Average order size is rising. Most mortgages are processed through Ellie Mae's "success based pricing" format. That's a cloud based system. Originators are charged only for mortgages that get funding. No money is generated when applications are rejected. A declining share of the volume still is done with on premises software. Customers purchased those programs years ago and are not required to pay per unit fees. Many of the latter are converting to the variable pricing model, nonetheless, because software updates are delivered automatically via the cloud. Software running on a local computer needs to be serviced individually, creating delays. Demand for reliable updates is surging in response to the proliferation of mortgage regulations. Five groups within the Obama Administration are now involved. All 50 states are ramping up oversight, too. Revenue per loan is increasing as more elements of the lending process flow through Ellie Mae's system.
More billable features are being added. So far Ellie Mae has steered away from providing its own credit reporting and other key services. Moving directly against existing partners could provoke retaliation. High tech innovations are in the pipeline, though. Allowing home owners to provide information directly from smart phones and computers could be implemented before long.
Larger banks are signing up. In the past most of Ellie Mae's software customers were small banks and mortgage brokers who didn't have the resources to manage their own technology. Larger institutions have become candidates, mainly as a result of the Obama Administration's regulatory crossfire. Those banks haven't junked their existing systems yet. And that may never happen in many cases because they want to retain an in house technical staff. Some offloading has begun, though. And that trend is likely to continue as the need for fast turnaround time grows in a complex regulatory environment.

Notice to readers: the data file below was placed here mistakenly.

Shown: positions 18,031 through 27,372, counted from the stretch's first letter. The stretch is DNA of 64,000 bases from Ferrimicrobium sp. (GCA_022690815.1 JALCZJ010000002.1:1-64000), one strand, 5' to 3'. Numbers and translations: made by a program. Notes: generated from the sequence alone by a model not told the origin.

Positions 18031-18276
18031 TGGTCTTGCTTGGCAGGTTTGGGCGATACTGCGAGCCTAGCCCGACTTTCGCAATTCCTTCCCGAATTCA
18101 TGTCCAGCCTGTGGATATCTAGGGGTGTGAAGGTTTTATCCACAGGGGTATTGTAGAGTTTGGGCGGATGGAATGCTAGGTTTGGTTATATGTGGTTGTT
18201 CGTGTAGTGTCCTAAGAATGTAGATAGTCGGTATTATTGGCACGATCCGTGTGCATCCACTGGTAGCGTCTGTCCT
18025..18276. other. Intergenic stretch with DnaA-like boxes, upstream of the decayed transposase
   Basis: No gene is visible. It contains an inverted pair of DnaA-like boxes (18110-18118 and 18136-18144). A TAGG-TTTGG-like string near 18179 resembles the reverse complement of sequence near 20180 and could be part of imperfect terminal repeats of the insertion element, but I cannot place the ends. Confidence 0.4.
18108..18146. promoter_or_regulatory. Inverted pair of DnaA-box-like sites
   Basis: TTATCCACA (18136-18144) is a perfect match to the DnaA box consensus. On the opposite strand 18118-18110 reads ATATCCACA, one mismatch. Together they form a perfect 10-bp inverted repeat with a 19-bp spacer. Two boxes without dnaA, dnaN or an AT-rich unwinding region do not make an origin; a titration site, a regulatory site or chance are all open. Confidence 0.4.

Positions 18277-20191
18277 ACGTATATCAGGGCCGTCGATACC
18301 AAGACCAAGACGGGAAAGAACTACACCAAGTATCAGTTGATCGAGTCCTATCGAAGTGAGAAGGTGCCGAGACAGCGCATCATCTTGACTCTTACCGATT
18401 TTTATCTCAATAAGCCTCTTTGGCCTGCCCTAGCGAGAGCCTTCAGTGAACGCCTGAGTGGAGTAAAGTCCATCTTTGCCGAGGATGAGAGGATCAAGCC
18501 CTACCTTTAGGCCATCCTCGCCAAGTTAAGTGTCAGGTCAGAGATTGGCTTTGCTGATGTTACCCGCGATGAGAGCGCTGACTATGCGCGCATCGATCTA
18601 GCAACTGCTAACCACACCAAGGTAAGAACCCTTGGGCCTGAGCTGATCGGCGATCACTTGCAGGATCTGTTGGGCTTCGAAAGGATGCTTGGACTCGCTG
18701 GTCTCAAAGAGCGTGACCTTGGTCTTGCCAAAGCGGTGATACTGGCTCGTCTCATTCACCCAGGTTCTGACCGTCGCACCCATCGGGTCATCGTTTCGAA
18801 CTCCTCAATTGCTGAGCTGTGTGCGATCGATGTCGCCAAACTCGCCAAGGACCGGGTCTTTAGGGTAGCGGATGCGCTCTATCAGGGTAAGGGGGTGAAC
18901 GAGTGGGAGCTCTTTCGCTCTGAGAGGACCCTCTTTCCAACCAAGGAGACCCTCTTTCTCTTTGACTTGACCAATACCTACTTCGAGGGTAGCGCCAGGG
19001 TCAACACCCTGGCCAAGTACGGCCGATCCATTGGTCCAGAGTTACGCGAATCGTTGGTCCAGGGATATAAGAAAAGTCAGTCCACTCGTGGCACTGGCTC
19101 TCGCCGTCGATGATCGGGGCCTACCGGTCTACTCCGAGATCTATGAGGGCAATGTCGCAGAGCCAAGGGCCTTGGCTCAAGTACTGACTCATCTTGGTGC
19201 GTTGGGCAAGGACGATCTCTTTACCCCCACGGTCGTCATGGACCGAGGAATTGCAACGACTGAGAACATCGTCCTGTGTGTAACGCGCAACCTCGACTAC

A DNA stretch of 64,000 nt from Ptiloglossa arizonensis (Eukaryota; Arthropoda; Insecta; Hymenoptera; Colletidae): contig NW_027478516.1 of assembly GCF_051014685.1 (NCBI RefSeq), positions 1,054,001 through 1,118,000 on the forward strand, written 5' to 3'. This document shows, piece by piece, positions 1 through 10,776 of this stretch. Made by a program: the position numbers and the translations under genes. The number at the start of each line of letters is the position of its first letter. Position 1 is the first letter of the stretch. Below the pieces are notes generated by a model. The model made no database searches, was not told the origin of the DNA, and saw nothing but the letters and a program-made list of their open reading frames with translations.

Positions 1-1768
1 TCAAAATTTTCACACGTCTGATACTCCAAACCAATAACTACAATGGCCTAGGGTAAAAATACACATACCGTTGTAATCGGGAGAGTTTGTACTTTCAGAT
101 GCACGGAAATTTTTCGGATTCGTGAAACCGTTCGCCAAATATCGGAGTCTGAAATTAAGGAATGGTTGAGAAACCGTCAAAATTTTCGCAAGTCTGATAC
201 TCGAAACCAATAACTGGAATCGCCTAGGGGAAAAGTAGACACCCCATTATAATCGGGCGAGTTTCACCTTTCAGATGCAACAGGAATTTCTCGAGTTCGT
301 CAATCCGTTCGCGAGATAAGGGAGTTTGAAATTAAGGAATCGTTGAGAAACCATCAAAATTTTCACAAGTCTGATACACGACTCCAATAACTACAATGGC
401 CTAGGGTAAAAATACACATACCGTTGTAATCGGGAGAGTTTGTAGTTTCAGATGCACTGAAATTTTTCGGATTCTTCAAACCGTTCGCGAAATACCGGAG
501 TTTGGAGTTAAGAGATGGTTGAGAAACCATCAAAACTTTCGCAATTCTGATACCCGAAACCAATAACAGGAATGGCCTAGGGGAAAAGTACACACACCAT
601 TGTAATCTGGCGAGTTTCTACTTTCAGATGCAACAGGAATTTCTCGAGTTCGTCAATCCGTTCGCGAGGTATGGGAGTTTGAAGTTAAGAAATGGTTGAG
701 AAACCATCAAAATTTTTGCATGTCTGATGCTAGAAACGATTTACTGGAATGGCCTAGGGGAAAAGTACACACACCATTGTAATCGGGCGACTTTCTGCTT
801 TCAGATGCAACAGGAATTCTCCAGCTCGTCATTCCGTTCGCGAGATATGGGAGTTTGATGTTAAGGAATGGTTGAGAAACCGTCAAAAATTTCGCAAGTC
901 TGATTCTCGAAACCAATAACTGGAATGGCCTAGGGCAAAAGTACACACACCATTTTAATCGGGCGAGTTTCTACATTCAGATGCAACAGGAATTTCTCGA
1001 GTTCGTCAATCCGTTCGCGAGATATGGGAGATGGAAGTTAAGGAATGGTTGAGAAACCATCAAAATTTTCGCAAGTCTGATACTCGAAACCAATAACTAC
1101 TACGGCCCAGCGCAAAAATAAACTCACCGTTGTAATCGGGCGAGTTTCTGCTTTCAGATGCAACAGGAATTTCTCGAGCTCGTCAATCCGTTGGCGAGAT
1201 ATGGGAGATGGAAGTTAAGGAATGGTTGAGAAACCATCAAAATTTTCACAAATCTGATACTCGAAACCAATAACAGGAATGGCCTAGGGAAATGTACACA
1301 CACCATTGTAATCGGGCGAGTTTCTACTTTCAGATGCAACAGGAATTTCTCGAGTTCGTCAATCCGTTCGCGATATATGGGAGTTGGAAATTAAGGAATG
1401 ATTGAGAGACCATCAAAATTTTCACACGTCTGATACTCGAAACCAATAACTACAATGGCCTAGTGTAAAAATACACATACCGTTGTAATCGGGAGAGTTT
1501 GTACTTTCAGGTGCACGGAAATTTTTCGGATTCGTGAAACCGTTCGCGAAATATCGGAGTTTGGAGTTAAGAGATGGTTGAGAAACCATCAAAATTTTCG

Mega banks have become customers, too. Wells Fargo and Citibank both are using Ellie Mae's data structure to collect mortgages from outside originators. Many of those originators use Ellie Mae's systems to begin with, making it easy to structure the data the way the big banks want it. Ellie Mae currently generates about $125 per loan from the origination side. Another $25 per loan is being collected from the mega banks, kind of as a license fee for using the company's standard format. That business remains unprofitable due to the start up costs associated with implementing the systems inside the mega bank's IT departments. But some profits are likely to emerge in 2013 as the programs exit the testing phase. Bigger impacts are possible beyond.
Our estimates assume that refinancing activity will decline in 2013. Those loans have dominated the industry over the past two years. New construction and resales may pick up some of the slack. Volume has the potential to increase even if refinancing rates stay flat or rise. Most home owners simply have rolled over existing balances to date. If home values climb new cash out loans could become a more significant factor. Assuming a falling mortgage market, we estimate sales will advance to $135 million to produce earnings of $.90 a share. Market share gains are likely to continue over the next several years. Average order size promises to expand. And the $25 fees from the mega banks could escalate, forming another river of recurring revenue.
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